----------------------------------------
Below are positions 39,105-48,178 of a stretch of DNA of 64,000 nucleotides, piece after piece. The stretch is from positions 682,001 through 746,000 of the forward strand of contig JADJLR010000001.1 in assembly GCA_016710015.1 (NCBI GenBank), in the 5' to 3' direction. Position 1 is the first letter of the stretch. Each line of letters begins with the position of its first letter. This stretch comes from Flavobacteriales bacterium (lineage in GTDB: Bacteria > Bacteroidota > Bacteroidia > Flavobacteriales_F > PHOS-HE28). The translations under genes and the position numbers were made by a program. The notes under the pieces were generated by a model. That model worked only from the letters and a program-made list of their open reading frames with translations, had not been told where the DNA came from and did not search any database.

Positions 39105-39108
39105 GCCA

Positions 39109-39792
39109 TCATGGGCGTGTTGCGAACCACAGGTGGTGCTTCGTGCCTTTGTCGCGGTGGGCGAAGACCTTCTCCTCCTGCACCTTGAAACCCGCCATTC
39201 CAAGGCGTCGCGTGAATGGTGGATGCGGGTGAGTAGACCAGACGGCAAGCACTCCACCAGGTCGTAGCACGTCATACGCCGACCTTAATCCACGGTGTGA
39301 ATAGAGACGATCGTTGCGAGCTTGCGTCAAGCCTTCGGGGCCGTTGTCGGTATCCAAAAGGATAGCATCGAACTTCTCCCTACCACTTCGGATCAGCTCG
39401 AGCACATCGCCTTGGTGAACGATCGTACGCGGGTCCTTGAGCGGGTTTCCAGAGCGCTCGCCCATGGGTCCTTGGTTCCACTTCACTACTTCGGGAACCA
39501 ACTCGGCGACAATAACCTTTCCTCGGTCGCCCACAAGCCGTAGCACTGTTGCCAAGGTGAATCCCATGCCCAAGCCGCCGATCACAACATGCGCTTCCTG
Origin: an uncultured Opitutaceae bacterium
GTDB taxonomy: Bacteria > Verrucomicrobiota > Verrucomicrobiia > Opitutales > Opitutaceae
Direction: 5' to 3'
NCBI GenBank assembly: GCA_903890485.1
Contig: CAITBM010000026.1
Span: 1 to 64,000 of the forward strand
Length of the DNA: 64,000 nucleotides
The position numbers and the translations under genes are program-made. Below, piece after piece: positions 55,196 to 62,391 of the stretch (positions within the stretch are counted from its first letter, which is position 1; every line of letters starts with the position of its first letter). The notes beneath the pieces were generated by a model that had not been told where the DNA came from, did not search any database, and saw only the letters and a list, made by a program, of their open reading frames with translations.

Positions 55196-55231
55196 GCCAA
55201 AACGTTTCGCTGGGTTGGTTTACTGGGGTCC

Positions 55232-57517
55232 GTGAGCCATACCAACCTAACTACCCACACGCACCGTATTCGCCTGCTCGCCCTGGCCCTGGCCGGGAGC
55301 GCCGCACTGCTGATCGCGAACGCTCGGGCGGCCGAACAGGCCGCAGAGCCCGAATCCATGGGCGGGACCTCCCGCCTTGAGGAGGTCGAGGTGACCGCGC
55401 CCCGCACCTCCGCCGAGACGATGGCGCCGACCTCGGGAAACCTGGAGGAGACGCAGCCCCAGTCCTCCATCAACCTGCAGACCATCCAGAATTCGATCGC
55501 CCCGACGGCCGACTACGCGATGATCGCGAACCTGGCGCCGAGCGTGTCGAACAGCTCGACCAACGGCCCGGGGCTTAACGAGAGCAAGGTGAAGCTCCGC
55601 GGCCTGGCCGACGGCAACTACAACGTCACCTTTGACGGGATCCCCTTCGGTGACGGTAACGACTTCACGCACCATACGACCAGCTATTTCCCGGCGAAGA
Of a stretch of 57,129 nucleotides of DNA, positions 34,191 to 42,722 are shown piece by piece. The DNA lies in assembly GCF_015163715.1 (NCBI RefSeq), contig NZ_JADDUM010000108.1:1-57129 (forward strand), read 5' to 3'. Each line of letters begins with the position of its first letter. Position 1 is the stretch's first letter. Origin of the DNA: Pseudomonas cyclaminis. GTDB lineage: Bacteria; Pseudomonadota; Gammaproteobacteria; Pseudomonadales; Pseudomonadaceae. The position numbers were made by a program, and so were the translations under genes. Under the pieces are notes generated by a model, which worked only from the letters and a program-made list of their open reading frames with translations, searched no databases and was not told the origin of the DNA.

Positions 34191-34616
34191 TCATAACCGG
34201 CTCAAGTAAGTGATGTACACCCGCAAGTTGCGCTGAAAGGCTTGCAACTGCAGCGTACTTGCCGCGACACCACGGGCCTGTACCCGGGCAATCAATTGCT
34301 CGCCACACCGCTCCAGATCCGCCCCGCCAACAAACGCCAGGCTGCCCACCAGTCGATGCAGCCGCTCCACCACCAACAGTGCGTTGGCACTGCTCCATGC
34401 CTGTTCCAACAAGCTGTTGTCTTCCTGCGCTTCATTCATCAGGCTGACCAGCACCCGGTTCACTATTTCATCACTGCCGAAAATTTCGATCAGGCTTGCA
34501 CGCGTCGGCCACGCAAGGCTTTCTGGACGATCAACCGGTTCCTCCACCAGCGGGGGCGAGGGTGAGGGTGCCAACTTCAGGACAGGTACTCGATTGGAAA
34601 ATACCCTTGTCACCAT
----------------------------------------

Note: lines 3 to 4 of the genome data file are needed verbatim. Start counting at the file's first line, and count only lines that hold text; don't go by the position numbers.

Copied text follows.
39105 GCCA

Positions 39109-39792